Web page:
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Poetry of Key Ballah

Introduction by Liv Sidall

Paintings by Manuja Waldia

In the summer of 2014, a small but remarkable book was put out into the world. Preparing My Daughter For Rain is a collection of poems – or lessons – by Canadian writer Key Ballah, penned as “notes on how to heal and survive.” The collection was written with Key’s daughter in mind, as a kind of manual for life. However, the tender musings didn’t stay within Key’s family for too long: their simplicity and strength were universal enough be applied to any mother-daughter relationship worldwide, and the book was a huge success.

For Key, writing those poems feels like a lifetime ago.

“I wrote these poems in my early twenties. Sometimes I want to reach back through time, grab my 22-year-old self and say, ‘Just wait three years, you don’t know what devastation is yet.’ But I remember what it felt like then to be heartbroken, to become obsessed with not appearing obsessed. It was a constant performance, that was what was different then. It hurt but I pretended it didn’t, my writing was my only space to be broken.

At 27, I’m much less afraid of allowing the mask to shift, much less fearful of my humanness. These poems remind me of then, the love that slipped away, and the way I performed sadness then, with thick skin and a poem. Now I understand that heartbreak is a condition of humanness, it cannot happen in its own distinct time, everything cannot stop because we are sad. Instead now I see how our heartbreak is packaged with the good fruit. You cannot have one without the other, everything comes at once like a wave, and performing sadness like it is a scratch when it is a rupture only prolongs the pain. Only leaves you grieving the loss later when it should have already healed over.

These poems are a reminder for me, that we are both fragile and resilient in tandem. That devastation and heartbreak should be expected, so should joy and love. Allow them to come like water, together together together.”  

 

I prayed,

and you came,

like a plethora of suns.

Like a sky full of moons,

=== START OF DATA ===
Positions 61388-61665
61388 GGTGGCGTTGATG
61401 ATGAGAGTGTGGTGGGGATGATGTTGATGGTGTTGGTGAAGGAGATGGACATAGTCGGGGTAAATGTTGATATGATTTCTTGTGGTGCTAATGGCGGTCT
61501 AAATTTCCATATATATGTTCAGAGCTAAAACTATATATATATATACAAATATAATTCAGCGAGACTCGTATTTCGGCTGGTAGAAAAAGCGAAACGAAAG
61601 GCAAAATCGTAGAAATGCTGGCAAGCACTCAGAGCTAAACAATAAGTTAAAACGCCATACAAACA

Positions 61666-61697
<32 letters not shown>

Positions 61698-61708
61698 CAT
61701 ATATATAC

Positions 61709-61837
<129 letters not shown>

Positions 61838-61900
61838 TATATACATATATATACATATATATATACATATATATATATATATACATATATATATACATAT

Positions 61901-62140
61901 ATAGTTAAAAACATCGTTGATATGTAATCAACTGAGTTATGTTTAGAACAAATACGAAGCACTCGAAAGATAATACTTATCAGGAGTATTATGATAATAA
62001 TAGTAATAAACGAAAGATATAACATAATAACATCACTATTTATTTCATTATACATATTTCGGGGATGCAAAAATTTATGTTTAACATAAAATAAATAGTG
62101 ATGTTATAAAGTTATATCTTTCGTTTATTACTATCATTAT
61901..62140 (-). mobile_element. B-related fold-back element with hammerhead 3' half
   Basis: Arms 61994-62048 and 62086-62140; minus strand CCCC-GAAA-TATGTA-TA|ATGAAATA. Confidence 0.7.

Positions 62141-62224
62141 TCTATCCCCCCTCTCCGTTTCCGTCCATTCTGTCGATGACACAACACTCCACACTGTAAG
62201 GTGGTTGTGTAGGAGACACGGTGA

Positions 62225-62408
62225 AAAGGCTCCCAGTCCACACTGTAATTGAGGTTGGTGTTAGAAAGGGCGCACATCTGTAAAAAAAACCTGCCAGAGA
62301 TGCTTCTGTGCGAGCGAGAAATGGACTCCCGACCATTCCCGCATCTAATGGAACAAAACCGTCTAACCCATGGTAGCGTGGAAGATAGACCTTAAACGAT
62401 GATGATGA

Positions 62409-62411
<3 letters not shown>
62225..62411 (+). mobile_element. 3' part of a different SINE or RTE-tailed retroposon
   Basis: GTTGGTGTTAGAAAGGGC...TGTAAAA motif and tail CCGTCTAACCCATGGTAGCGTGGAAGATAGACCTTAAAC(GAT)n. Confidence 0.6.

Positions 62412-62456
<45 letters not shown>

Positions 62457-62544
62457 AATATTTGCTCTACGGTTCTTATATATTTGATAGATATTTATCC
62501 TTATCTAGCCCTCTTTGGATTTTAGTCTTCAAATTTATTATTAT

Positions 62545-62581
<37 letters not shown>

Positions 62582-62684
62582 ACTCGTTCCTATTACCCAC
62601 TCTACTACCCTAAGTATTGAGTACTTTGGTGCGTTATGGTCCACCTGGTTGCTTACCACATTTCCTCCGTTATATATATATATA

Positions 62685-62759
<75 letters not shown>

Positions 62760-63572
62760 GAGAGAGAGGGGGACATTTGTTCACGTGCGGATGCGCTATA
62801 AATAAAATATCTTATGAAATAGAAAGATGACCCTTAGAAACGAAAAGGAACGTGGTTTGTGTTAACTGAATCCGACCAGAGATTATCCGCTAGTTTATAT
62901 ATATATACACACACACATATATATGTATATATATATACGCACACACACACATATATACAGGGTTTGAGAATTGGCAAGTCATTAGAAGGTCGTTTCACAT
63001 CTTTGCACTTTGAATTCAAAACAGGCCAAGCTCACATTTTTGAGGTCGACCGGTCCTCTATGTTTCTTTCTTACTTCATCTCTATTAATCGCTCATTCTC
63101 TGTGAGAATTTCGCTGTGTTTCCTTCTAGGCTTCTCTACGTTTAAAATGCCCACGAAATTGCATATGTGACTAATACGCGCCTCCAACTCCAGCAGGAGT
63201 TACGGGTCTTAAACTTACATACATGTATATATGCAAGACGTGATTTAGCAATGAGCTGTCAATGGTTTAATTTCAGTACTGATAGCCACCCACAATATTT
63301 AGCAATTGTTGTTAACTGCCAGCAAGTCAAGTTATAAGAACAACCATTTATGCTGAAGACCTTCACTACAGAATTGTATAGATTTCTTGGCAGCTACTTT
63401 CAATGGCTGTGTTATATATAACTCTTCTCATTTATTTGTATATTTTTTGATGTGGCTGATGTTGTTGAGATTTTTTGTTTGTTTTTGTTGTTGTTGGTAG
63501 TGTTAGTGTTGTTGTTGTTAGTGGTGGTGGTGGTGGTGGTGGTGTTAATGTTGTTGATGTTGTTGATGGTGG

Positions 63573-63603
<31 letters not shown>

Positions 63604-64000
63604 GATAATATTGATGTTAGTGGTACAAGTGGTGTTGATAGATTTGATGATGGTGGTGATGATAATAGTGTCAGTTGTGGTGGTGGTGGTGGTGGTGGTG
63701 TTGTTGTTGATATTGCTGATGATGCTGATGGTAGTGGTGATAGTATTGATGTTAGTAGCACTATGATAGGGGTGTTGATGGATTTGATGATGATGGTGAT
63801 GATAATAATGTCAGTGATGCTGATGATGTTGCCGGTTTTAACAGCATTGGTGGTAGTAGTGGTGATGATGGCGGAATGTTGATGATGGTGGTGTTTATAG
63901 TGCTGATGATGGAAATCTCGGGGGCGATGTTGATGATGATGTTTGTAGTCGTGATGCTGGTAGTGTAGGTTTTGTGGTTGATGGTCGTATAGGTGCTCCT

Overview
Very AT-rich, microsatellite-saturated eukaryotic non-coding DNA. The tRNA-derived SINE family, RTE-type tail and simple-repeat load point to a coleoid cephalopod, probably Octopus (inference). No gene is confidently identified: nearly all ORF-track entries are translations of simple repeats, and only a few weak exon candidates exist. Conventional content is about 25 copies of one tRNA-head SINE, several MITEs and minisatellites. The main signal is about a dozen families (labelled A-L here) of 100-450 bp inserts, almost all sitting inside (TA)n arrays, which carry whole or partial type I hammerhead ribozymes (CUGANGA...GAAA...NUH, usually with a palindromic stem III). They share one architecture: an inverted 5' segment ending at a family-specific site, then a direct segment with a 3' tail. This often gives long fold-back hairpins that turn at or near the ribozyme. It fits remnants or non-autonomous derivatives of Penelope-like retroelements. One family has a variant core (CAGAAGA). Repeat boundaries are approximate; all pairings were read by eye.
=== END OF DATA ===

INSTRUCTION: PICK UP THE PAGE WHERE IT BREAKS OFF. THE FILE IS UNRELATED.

and a mouth full of well wishes.

Like hands full of warmth,

and a heart that has ached for a

century,

finally finding love.

You came as a result of my asking,

as a result of midnight prayer,

and midday begging.

As a result of red hot skin

and puffy eyes.

You are so much good,

birthed from years of sadness.

You are a proof that God exists.

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Your body wasn’t made to be loved on

occasion.

It was made to be loved every night

with warm hands.

Every day with dedication,

in the same way that the sun goes to

bed every night, and rise in love

every morning.

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A Self-Love To Do List:

• Rinse your skin with warm water.

• Use your first finger on your

right hand to eat honey out of the

jar.

• Write yourself a love letter.

•  Ask your mother to tell you how

• much she loves you. Listen carefully to the truth in her

• voice.

• Tell your father that you forgive

him.

(Try to forgive him, as cliche as it sounds, forgiveness really is

for you).

• Read the first chapter of your favourite book, if you can’t stop,

read until you can.

• Go outside. No matter the weather,

even if you just stand on a balcony, even if it’s only for a

few seconds. Fresh air buries sadness.

• Stretch

• Touch all of your scars and

remember their birthdays, remind

yourself how far you’ve come.

 

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I wanted you,

in every way someone shouldn’t want

someone else.

In every way that God begs you not to.

The kind of wanting that your parents

lock you away for.

The kind of wanting that leaves your

mother bawling and crying on the floor

of the foyer of your house,

at 3:30 in the morning,

slapping her chest and pounding the

ground,

beseeching God, asking him why he gave

her a daughter like you

after you come home covered in finger

prints,

that look strikingly like the devils.

 

This edit of Key Ballah’s poems and Manuja Waldia’s artwork first appeared in Riposte #9.

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